We invite you to reimagine the Bay Area’s housing policies.
Imagine a Bay Area where our greatest challenge, the scarcity and expense of housing, has been solved. Everyone has a home. Housing is plentiful and available at prices affordable to all, not just the wealthy and those willing to commute for hours. We live in thriving neighborhoods near transit, or close to good jobs. Small apartment buildings pleasantly cluster in residential neighborhoods. Some own homes and others rent, but if you rent, your life isn’t consumed by the constant anxiety of being evicted or ousted by rising rents. Assistance programs help those at risk of missing rent payments, so they don’t become homeless. More people have the opportunity to grow generational wealth through housing. This may sound like an impossible dream, but it isn’t. In the next 50 years, we can live in an affordable, accessible Bay Area. But only if we make significant changes, starting right now.
Artwork: Leah Nichols
Let’s acknowledge housing as a human right and make sure everyone can have an affordable place to live.
The high cost of housing has come to define the Bay Area. It dictates who gets to live here, who worries about being pushed out and who gets to launch their own businesses. Year after year, the Bay Area tops national charts of the most expensive places to live. Year after year, the number of people without homes grows larger. And the problem never seems to get better. In fact, despite the best efforts of those who work on housing policy, it only gets worse — a dynamic that has now been in play for decades.
Artwork: Antonio Benjamin of Creativity Explored
If we want to house more people, we need to build more homes — 2.2 million of them — at all income levels.
So, how do we reverse this trend and create a shared sense of belonging? It starts with supply and demand. The region needs to build 2.2 million homes at all income levels over the next 50 years. This is housing for everyone. And when we say everyone, we mean everyone: formerly homeless people, low- and middle-income residents, families and extended families, seniors and college students, and yes, even those earning above average, so they don’t outcompete everyone else. The rules governing the planning and permitting of housing will need to change in order to make sure this housing gets built. This includes both requirements and incentives for local governments to change their zoning codes to allow for much more housing.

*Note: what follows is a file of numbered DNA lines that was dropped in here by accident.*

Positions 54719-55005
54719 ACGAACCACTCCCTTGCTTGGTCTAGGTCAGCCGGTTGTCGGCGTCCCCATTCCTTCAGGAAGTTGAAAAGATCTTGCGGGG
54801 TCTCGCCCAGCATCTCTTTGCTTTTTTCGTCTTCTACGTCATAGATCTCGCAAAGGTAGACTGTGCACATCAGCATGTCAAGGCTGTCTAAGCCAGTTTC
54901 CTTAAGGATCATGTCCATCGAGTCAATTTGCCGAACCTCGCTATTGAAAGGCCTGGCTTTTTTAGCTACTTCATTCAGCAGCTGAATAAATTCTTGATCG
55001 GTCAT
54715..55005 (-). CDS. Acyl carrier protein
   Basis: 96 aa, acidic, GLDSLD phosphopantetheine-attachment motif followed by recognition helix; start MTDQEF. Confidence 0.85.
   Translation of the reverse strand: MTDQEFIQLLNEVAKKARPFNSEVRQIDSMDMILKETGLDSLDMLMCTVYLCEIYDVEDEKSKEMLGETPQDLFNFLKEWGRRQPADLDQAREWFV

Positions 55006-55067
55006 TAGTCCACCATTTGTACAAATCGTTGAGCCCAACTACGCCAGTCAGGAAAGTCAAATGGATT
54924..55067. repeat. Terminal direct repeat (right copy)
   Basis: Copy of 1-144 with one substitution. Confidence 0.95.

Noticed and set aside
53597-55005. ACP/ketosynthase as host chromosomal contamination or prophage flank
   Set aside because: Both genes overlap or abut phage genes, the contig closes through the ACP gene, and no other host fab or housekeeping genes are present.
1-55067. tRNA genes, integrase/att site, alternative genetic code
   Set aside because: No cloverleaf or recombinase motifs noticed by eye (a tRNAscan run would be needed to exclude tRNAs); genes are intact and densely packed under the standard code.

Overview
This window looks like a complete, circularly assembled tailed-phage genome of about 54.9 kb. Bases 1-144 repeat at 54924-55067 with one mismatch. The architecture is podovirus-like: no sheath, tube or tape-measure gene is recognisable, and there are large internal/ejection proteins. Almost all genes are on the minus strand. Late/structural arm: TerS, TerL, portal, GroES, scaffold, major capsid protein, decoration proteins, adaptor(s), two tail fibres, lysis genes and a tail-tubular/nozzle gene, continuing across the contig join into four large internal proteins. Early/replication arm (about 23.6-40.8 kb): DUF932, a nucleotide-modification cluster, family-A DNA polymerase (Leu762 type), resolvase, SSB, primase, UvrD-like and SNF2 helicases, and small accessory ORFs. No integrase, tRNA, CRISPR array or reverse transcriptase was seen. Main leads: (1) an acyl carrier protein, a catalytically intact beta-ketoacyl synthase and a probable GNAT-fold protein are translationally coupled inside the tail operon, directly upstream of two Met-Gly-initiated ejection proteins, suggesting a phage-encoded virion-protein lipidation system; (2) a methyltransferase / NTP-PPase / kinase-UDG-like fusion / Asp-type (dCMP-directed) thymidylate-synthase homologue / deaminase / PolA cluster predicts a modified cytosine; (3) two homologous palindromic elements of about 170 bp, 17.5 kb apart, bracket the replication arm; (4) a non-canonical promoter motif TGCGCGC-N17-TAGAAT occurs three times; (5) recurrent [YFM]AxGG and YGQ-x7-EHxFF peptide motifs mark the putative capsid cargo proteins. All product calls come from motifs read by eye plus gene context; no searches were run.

Artwork: Micah Bazant
Let’s deliver housing the same way we deliver other critical infrastructure: by building it when it’s needed, at prices all people can afford.
SPUR believes that housing is a human right. If we treat housing as essential for humans to thrive, then the government must play a stronger role in providing it. For example, the public sector does not wait for the open market to provide water to homes and businesses. In most communities, it actively intervenes to ensure that this happens. When we treat housing as infrastructure, the role of government changes in order to ensure the production of enough housing at all income levels. We get what we need when, and only when, we treat it as a necessity. Housing is vital. So, let’s treat it that way.
We must protect and uplift our longtime locals — especially vulnerable communities facing displacement.
To create an equitable, sustainable and prosperous Bay Area of 2070, we must ensure that the benefits of new infill development are shared by low-income communities and communities of color, who have historically been left out of the region’s growing economy. To break the pattern of neglect, we need to protect and support existing residents and enable low-income households to create wealth, including through homeownership. Shouldn’t we always be striving to build great things for the people who make our region great?
Artwork: Nina Charuza
It’s possible for people of all incomes to feel a genuine sense of belonging in all neighborhoods around the region.
In the Bay Area of 2070, SPUR envisions that communities can evolve into places where people from a wide range of backgrounds, demographics and life experiences all feel comfortable and welcome. In most places, this will mean both retaining existing culture and commerce as well as evolving into something new. The distinctive cultures of the Bay Area emerged as its cities welcomed waves of LGBTQ individuals, Black workers from the South, Asian and Latinx immigrants, tech workers and many others. What can keep places exciting and fresh is the complex interplay between new and old. So, that means welcoming change and not losing sight of what makes a neighborhood distinctive. Making the Bay Area of 2070 a place where all types of people feel a sense of belonging will not be easy, but it is essential.